When facing divorce, most people have questions about what items constitute marital property. The answer may vary from state to state. However, no matter where you live, you won’t be entitled to an automatic 50% of the marital property.

Equitable Distribution vs. Community Property

There are currently 41 "equitable distribution" states and 10 "community property" states. These community property states are:

  • Arizona
  • California
  • Idaho
  • Louisiana
  • New Mexico
  • Nevada
  • Texas
  • Washington
  • Wisconsin

Equitable Distribution

To most people, the concept of equitable distribution would generally mean an equal division of all property. Basically all marital property would be split completely down the middle. In each of the 41 states that employ equitable distribution, it is the court that determines the fair division of the marital assets. The court could award percentages to each spouse without considering a 50/50 split. In fact, either spouse could receive all of the property, or none of the property.

When considering what is equitable, the court considers the following factors:

  • Length of Marriage
  • Premarital Assets
  • Tax Liabilities
  • Debts
  • Prior Agreements

There are several things you should consider if your marriage will be dissolved in a state supporting equitable distribution. For instance, you should realize that everything acquired by you or your spouse during the marriage, is subject to division. It doesn’t matter what name was used to acquire the asset or who provided the money to purchase the asset.

Litigants should also remember that judges aren’t detectives, and they aren't responsible for proving whether or not assets exist. Proof is always required when making allegations in court. You must be able to prove that your spouse disposed of assets in order to avoid having them divided; making an accusation isn’t enough.

Community Property

There are only 10 states that use the concept of community property when dividing martial assets. In these states property division automatically begins at 50-50. Here are a couple of things to keep in mind if you live in a community property state:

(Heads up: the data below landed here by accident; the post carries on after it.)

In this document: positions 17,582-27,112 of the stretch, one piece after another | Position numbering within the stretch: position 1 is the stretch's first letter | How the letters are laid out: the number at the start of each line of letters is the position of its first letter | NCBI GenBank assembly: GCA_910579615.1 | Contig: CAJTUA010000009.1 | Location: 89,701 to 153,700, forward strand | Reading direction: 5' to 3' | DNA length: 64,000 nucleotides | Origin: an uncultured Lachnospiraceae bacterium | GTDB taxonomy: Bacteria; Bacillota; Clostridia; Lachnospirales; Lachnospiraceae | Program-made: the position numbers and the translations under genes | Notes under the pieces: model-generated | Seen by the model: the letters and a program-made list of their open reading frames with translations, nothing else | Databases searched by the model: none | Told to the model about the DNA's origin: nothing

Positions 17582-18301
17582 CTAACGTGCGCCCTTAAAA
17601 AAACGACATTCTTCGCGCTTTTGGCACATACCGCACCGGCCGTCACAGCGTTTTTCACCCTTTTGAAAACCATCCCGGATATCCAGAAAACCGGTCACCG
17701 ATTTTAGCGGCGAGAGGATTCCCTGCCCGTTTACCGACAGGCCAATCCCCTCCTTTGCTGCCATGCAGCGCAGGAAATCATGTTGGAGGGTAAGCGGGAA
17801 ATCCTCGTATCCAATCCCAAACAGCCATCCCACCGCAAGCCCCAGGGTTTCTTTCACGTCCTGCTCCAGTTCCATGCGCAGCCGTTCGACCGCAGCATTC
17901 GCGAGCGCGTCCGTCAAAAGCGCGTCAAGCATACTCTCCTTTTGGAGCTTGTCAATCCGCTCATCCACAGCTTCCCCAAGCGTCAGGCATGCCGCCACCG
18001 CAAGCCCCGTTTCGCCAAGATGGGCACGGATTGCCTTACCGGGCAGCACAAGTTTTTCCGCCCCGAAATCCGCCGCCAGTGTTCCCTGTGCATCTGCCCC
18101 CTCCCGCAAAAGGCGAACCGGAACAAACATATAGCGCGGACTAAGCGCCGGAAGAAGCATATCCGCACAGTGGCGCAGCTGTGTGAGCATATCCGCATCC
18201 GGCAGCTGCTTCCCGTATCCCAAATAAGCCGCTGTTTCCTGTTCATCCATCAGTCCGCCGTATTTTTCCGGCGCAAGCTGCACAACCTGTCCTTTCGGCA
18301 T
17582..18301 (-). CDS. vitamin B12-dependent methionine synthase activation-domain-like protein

• Spouses may hide or increase debts during divorce since spouses are equally responsible for all debts.
  • For spouses who have dual residency it would be wise to seek the advice of an attorney if either state practices differing concepts of property division. There are advantages and disadvantages to either approach.

What Constitutes Marital Property?

In order to accurately realize what marital property is, it must be determined what constitutes individual property. Generally the following is considered individual property:

  • Inheritance
  • Gifts
  • Property acquired prior to marriage.
  • Property acquired after separation

In most case the debts and assets acquired communally are divided equally. There are a few exceptions to this rule, and these debts are generally assigned to the original debtor.

  • Student Loans
  • Gambling Debts or Bad Debts
  • Personal Injury Proceeds

Marital property can include real estate, but it might also include vehicles, bank accounts, investment accounts, and retirement benefits. While you may not be able to immediately access funds from these accounts, such as accounts in a 401(k), IRA, or pension, it’s still a marital asset. The total value of the assets minus the liabilities equals the marital property.

Value assigned to certain pre-marital assets becomes a moot point the longer you are married. For instance, the pre-marital assets involved in a 25 year marriage would have very little relevance. A 5 year marriage would have more significant pre-marital assets.

Additional factors considered are the contributions each party provided to the marriage, as well as certain economic circumstances that affect both parties. The earning abilities of either partner are also considered, especially if one spouse did not work outside the home. Any of these factors could determine varying levels of property division between the two parties.

Consulting an attorney regarding the property division laws in your state is always a wise decision. The court will have the final determination in the division of all marital assets, and it is best to be well prepared in order to negotiate fair division of property.

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